The trailer for “Zootopia” made it look as if the only standout moment was that now-famous sloth scene. The trailer editors should be fired because there’s way more to “Zootopia” than satirical DMV commentary.
It’s a world run by animals and our protagonist is the first rabbit cop, Judy (Ginnifer Goodwin). Tired of being assigned to parking duty, she steps up and investigates a missing otter case with the help of a con artist fox named Nick (a terrific Jason Bateman). And like in all cop mysteries, the case is bigger than they expected.
“Zootopia” is the biggest surprise so far this year because going in, I didn’t expect this to be Disney version of Film Noir. I didn’t expect a five-minute-long “Breaking Bad” parody. I especially didn’t expect meta and fast-paced jokes reminiscent of “The Simpsons'” golden age (makes sense since co-director Rich Moore directed some of the best episodes).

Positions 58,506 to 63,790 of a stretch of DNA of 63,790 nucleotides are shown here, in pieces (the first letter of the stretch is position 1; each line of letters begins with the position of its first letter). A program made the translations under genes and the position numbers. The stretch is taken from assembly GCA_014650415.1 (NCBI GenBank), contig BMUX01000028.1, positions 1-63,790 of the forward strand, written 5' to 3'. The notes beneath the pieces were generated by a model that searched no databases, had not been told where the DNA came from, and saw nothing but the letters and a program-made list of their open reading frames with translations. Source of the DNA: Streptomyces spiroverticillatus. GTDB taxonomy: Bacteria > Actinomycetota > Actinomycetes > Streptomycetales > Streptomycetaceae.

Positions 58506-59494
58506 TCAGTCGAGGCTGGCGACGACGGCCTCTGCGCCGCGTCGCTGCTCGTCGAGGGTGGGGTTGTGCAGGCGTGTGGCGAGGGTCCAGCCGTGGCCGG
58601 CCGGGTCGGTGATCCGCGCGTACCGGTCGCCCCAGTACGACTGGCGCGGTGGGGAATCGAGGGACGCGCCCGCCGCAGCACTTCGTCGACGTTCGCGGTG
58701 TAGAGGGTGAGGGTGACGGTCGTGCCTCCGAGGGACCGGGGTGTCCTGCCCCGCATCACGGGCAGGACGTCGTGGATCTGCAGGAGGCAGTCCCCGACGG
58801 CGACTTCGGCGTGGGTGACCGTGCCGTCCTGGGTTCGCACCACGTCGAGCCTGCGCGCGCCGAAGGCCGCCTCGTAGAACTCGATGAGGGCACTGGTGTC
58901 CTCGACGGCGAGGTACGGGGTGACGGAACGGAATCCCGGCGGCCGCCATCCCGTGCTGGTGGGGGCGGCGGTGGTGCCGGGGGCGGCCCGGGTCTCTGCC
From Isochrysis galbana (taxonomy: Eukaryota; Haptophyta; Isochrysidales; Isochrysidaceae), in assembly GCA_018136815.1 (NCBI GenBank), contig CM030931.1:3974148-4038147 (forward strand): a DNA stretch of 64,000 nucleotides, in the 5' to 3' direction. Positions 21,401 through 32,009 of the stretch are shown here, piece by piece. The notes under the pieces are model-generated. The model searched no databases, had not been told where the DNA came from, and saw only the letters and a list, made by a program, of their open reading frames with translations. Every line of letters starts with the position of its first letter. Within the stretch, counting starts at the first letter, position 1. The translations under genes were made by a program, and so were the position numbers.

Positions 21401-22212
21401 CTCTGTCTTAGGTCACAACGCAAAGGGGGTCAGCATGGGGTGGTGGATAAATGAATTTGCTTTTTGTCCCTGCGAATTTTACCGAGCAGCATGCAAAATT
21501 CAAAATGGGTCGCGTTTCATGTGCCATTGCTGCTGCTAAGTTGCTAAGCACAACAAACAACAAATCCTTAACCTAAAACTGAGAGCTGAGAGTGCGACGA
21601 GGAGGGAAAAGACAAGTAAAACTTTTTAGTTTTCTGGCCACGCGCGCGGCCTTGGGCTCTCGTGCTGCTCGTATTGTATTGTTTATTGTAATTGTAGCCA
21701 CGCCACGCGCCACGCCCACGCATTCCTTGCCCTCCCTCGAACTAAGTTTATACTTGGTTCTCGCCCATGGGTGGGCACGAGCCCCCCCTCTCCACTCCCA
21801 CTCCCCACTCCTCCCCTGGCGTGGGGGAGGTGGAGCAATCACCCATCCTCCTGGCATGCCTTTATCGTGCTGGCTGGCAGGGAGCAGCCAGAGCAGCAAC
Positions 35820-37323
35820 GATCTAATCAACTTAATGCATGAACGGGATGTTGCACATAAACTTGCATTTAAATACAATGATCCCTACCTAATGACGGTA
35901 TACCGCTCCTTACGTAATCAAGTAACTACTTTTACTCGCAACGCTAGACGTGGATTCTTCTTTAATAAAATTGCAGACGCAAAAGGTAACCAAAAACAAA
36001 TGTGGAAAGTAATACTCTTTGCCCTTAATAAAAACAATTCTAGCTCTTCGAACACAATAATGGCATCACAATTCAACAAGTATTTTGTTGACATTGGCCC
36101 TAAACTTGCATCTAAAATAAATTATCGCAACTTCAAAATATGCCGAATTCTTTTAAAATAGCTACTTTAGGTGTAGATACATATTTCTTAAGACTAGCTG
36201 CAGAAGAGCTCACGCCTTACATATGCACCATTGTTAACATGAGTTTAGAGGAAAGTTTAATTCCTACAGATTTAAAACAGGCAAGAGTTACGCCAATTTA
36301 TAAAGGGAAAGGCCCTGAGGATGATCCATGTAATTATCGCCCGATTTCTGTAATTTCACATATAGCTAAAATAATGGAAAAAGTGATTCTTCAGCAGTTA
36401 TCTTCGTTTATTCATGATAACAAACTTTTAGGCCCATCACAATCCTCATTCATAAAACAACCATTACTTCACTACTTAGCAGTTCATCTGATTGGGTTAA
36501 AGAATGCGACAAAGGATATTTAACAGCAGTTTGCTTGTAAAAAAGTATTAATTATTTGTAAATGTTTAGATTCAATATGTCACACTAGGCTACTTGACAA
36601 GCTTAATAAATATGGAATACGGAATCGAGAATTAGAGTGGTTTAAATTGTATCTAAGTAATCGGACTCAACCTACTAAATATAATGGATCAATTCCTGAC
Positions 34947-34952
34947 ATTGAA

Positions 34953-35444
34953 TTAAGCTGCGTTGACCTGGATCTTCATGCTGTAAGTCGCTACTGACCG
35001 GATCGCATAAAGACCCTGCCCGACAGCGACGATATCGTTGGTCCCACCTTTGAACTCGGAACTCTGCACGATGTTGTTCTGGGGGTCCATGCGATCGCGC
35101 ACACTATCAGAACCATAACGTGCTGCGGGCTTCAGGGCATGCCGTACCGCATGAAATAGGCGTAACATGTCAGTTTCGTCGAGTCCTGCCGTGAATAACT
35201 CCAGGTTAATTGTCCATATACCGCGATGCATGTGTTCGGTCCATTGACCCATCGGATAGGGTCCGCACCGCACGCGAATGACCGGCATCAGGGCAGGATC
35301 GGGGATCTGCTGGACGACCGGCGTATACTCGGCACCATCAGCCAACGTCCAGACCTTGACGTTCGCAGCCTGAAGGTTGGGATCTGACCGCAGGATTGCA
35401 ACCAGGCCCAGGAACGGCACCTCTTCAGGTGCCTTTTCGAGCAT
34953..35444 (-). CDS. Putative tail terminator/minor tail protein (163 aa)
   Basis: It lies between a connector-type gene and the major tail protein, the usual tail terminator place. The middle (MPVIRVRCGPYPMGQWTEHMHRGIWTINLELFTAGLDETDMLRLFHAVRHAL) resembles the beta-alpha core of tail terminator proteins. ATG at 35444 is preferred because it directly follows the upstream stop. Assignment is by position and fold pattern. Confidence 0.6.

We’re treated to wonderful voicework from Bateman, Goodwin, and Idris Elba as the stern police chief cape buffalo, who delivers some of the film’s best lines (keep your ears open for the monologue about real life). The script is also well-rounded in world building, as we see how an animal-run society functions.
Predators are ten percent of the population and have the most authoritative positions while smaller animals (like rabbits) are looked at as underdogs. Foxes are treated cruelly due to their savage reputation. This makes Nick and Judy a terrific buddy cop pair. They’re the outcasts out to prove to Zootopia that the outcast animals can succeed.
There’s social commentary present that is by no means preachy or heavy-handed. Between a scene where Judy addresses being called cute as inappropriate and scenes involving Judy’s discouraging parents, it’s a good lesson for younger audience members.. That’s if they can make it that far without being bothered by the jump scares.
Moore and co-director Byron Howard are also behind other recent Disney greats such as “Wreck-It Ralph” and “Frozen”. Those two were also meta, grandiose, and surprisingly dark like “Zootopia”. “Zootopia” is more on par with “Wreck-It Ralph” in terms of style, but still as magical as the latter.